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Anthrax Disease: how it affects Human and ways to prevent Anthrax

This post is all about Anthrax Disease, the new outbreak disease in town. This article will make you to understand how it affects Human and ways to prevent Anthrax. Read carefully!

Recently, Federal Ministry of Agriculture and Rural Development (FMARD) have confirmed one case of Anthrax disease in a mixed livestock farm in Nigeria (Niger State). This is the first animal case to be reported in Nigeria since the beginning of the West Africa outbreak in Ghana in June 2023.

A report shows that the animals that died were observed to have been bleeding from external orifices without blood clotting.

Meanwhile, The FMARD and the Nigeria Centre for Disease Control and Prevention (NCDC) are currently working closely with the Niger State Ministries of Health and Agriculture to identify, isolate and follow up all exposed persons.

Anthrax Disease

Anthrax is a severe disease caused by the bacteria – Bacillus anthracis. It can affect both humans and animals, including wild animals and livestock such as cows, pigs, camels, sheep, goats, etc.

The bacteria, which exist as spores, can be found in the soil, wool, or hair of infected animals. Anthrax spores are resistant to extreme conditions and can survive in the soil or environment for decades, making controlling or eradicating the disease very difficult. The spores are brought to the surface by wet weather, by deep digging, or when eaten by livestock or wild animals when they graze.

Ways in which Anthrax can affects humans

  1. Skin infection, i.e., direct contact with infected animals through wounds or cuts
  2. Gastrointestinal, i.e., through eating raw or undercooked meat of infected animals or their products including milk.
  3. Inhalation, i.e., breathing in the spores (the deadliest form of the disease)
  4. Persons at risk of contracting anthrax
  5. People who handle animals, i.e., veterinarians, veterinary laboratory workers, farmers, abattoir workers, butchers, cattle rearers, livestock producers and traders, wildlife handlers, hunters, park rangers, processors, importers, and exporters of hide and skin, animal health workers etc.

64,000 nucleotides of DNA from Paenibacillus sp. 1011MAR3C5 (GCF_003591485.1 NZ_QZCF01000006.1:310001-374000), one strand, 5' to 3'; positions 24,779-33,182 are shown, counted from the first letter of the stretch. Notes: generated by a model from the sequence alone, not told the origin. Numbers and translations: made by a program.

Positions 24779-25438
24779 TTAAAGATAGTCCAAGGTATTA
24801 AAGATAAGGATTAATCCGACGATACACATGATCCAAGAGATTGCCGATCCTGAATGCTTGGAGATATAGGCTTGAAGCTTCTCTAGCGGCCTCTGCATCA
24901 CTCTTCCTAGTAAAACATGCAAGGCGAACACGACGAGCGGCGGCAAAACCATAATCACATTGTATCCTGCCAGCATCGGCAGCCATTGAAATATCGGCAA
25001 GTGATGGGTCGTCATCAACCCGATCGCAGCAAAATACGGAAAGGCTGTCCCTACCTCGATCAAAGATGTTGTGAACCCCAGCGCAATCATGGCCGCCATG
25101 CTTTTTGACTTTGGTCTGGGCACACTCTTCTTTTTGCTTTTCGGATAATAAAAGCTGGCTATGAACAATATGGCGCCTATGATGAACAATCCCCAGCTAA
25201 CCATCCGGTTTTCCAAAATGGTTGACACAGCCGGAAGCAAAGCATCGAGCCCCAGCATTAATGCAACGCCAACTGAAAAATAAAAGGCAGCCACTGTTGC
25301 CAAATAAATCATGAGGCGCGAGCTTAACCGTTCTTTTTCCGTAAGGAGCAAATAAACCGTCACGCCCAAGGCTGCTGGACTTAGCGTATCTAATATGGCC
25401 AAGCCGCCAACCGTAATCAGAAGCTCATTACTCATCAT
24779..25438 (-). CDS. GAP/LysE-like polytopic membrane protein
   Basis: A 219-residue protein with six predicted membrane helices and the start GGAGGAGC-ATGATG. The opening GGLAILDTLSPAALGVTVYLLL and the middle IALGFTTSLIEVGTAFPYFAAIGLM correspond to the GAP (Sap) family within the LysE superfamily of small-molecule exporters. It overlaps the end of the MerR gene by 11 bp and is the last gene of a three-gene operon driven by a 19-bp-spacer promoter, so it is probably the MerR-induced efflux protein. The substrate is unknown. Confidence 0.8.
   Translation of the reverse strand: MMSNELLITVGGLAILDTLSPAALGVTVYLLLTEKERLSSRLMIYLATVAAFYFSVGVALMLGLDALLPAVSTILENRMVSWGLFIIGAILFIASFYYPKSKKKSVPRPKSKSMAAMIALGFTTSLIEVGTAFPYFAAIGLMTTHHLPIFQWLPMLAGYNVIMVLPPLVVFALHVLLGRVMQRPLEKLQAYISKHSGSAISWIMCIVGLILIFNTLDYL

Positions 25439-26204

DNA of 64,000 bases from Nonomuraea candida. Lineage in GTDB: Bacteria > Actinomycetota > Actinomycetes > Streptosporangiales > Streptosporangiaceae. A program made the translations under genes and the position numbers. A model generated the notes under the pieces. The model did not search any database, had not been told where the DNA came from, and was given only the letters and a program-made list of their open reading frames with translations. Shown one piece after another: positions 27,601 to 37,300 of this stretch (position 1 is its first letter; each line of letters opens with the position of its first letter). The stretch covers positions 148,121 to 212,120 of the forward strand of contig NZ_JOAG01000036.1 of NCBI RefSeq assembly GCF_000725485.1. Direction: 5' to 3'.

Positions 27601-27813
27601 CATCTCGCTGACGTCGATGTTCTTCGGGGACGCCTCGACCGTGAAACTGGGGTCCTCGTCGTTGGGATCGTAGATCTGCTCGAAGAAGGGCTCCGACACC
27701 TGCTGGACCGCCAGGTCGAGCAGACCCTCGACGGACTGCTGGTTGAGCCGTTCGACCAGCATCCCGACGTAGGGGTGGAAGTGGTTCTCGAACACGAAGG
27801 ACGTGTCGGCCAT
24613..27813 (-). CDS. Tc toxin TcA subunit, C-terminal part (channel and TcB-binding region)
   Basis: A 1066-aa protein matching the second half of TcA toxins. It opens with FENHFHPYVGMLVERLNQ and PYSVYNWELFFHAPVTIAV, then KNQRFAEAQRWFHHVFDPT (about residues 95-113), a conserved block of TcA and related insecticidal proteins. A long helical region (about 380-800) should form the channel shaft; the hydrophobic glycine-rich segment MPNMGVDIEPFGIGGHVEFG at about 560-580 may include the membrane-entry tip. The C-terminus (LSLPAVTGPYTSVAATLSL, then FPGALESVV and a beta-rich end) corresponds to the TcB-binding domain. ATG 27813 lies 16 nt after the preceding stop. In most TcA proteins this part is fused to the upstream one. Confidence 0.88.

6. People who consume animals (cattle, sheep, and goats) that were found dead
  7. Healthcare workers, diagnostic laboratory workers and caregivers who are exposed to patients or their biological specimens
  8. Law enforcement officers (Police, Military, Immigration, Customs, Point of Entry Personnel etc.).
  9. Anyone travelling to a location with a confirmed anthrax case within and outside Nigeria.

How to prevent Anthrax Disease

  • Exercise caution when buying animals – cows, camels, sheep, goats, and other livestock – from Nigerian states bordering Benin, Chad, and Niger, and from Ghana and Togo via waterways.
  • Carefully observe livestock to be slaughtered for consumption or sale for signs of ill health before slaughtering.
  • Do not slaughter animals (cattle, sheep, and goats) at home, rather make use of abattoirs or slaughter slabs.
  • Avoid contact with meat/bush meat or animal by-products such as skin, hides (“kpomo”) and milk of a sick or dead animal.
  • Do NOT SLAUGHTER sick animals. Slaughtering the sick animal can cause significant exposure with risk of inhalation of the bacteria by humans around at the time
  • Do NOT EAT products from sick or dead animals.
  • Hunters SHOULD NOT pick sick or dead animals from the bush or forest to be sold for human consumption
  • Report any incidence of sudden death of animals to the nearest veterinary authorities or the State Ministry of Agriculture. In addition, report this to the State Ministry of Health authorities in case anthrax is confirmed and human contacts need to be managed.
  • Anthrax is treatable when reported early. Call the NCDC on our toll-free line (6232) if you notice any of the signs and symptoms associated with anthrax for prompt treatment.

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Vera

Blessed Vitus is the Founder and a Publisher at Efficiencyview.com. A seasoned online Publicist and a Geologist